On Feb. 21 Contact7 asked again: had the case been referred to DORA for investigation of unlicensed practice? The state confirmed it made a referral that same day – three full months after CDPHE’s inspection of Glenwood Springs Health Care.
By then, Contact7 had launched a broad investigation into the state’s handling of complaints of unlicensed practice in health care professions, and DORA said it intended to make a number of changes to its policies and procedures on the orders of Gov. John Hickenlooper.
In May, DORA hit Heather Wood with a cease and desist order for unlicensed practice. The order said she worked at Elk Run and Glenwood Springs Health Care even though she “has never been licensed to practice as a professional or practical nurse in any state or U.S. jurisdiction” and “upon information and belief, [Wood] does not hold a nursing degree from any accredited nursing program.”
Court records show Wood began working at Glenwood Springs Health Care in November of 2016, while DORA was still investigating the original unlicensed practice complaint from the Elk Run patient’s husband.
According to a Glenwood Springs police report, staff told police Wood was initially hired as an administrator but mentioned later when the facility became short-staffed that she was a nurse and could fill in that role on nights and weekends.
“Her actions and experience level led most coworkers to believe that she was, in fact, licensed,” the police report says.
The facility later promoted Wood to nurse manager, but officials said they did not discover until performing an on-site license audit later that she had never presented her nursing credentials. When they asked for proof of her license, she came up with “random excuses,” according to the police report.
“The administration finally sat down with Heather in front of a computer and told her that she had 30 minutes to provide the document or show proof via the licensing website. Heather was unable to show proof and then she left and never returned,” the police report says.
Glenwood Springs Health Care told Contact7 it surveyed its patients to see if they had any complaints about Wood and determined there was no impact to patients.
A representative from Elk Run said in a statement to Contact7 Investigates the facility has cooperated fully with all investigations of Wood, adding:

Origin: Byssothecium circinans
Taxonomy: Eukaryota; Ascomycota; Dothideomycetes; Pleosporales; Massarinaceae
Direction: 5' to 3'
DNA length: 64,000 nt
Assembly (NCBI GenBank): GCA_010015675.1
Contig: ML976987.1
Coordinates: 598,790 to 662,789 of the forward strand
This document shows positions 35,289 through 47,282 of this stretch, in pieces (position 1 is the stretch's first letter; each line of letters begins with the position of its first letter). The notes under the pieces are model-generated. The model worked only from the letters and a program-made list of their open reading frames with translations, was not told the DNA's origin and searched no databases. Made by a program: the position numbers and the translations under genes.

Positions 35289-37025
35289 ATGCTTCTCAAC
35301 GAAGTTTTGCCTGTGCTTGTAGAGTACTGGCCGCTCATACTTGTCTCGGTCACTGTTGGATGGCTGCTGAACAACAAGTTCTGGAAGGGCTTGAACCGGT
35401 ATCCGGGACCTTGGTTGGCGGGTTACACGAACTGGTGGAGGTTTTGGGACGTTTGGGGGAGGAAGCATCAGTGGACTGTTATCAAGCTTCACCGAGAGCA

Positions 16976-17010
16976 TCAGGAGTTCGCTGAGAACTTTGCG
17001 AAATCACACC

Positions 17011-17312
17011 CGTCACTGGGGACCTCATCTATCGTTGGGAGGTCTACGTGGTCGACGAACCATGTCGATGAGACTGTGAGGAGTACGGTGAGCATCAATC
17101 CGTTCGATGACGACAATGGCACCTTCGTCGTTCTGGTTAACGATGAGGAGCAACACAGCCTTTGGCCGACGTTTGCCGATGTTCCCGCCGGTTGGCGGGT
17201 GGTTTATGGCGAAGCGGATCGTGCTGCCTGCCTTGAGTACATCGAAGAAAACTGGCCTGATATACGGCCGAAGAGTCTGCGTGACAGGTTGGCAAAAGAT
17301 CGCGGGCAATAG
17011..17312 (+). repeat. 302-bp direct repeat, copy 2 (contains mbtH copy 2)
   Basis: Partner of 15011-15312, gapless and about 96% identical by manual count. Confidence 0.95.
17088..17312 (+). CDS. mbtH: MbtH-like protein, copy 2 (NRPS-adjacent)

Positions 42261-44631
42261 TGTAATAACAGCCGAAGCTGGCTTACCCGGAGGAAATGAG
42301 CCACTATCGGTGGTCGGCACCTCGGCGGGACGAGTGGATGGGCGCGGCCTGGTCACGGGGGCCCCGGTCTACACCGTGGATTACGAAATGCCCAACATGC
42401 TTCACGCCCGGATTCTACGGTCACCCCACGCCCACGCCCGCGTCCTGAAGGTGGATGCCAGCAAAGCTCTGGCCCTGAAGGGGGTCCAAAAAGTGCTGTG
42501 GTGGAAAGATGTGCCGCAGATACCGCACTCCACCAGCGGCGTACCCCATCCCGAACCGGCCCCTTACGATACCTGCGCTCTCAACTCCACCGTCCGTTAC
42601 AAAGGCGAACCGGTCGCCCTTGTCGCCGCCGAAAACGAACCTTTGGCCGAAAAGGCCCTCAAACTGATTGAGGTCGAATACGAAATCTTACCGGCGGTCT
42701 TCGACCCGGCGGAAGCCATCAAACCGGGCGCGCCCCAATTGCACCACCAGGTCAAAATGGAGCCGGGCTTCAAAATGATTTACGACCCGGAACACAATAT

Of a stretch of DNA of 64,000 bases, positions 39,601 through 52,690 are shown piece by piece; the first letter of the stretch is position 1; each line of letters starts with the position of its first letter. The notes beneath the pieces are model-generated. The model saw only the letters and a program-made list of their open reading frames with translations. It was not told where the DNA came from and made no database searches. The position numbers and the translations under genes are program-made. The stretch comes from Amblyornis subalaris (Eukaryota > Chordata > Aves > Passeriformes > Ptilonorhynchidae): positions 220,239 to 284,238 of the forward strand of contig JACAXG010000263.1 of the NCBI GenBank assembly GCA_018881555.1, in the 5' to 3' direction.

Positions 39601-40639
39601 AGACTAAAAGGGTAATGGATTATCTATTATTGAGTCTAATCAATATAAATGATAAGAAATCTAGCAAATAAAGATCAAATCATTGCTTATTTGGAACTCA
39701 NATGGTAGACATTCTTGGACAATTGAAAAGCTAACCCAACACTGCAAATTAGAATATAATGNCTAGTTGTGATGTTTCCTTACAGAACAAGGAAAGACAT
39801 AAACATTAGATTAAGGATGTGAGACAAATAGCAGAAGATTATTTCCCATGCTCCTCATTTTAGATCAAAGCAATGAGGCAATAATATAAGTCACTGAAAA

Our priority is the health and safety of residents. Background checks are performed for all employees per Colorado’s assisted living guidelines. Prospective employees are not allowed to begin work here until they successfully complete a background check. During the time period you are inquiring about, the staff member in question was under the direct supervision of an executive director who was also a registered nurse; the community’s nurse practitioner was also present. We did not and do not have any indication that the quality of care residents receive was jeopardized. We use all the tools available to us to check backgrounds and licensure.
The real nurse didn’t know
After receiving the state’s case file on Wood’s cease and desist order, Contact7 set out to determine why the action took so long and why it didn’t happen after a patient’s husband complained back in October of 2016.
So Contact7 Investigates looked up the license number contained in DORA’s investigative report on the Texas nursing license database and found an entry for a Heather whose last name had apparently changed since Wood first presented it as her own in 2016.
A public records search turned up a cell phone number for the nurse. We called and left a message.
Within 30 minutes, the nurse returned our call. She was standing in line at a theme park on vacation with her family. We asked a few quick questions.
Had she ever worked in Colorado? No.
Had anyone working for the state of Colorado ever called to ask her that question? No.
Did she know someone was investigated for using her name and license number to get jobs treating patients in Colorado? No.
With that, she returned to her vacation.
Law enforcement takes action
One of the changes enacted by DORA after Contact7's initial investigations of its handling of unlicensed practice complaints involves prompt and documented referrals to law enforcement
Unlicensed practice of certain professions is a criminal offense in Colorado, but prosecutions were rare in the cases examined by Contact7 Investigates.
Now it appears referrals to law enforcement are becoming routine in cases where people are ordered by DORA's boards to cease and desist impersonation of health care professionals.
DORA recently launched an outreach campaign to law enforcement, reinforcing the criminal element of unlicensed practice with an informational video:
State records showed DORA referred its findings on Heather Wood to law enforcement in Glenwood Springs, Rifle, and Jefferson County.
The Glenwood Springs police investigation resulted in charges filed on June 14, exactly one month after DORA referred the case to police. Court records show Wood faces a felony charge of criminal impersonation, a misdemeanor charge for the unauthorized practice of nursing, and a felony for distribution of a controlled substance (because she allegedly handled narcotics for patients as part of her duties as a nurse.)
Court records indicate Wood has not yet been arrested.
The Jefferson County Sheriff’s Office said its investigation is ongoing and charges are expected.
Contact7 Investigates visited Wood’s last known address, an apartment in Lakewood, but no one answered the door. A neighbor said the people who lived there left weeks ago.
A Colorado board of nursing representative emailed a Texas counterpart in late May to alert that state that Wood may have moved to Texas. The email says Wood and the nurse licensed in Texas have different dates of birth.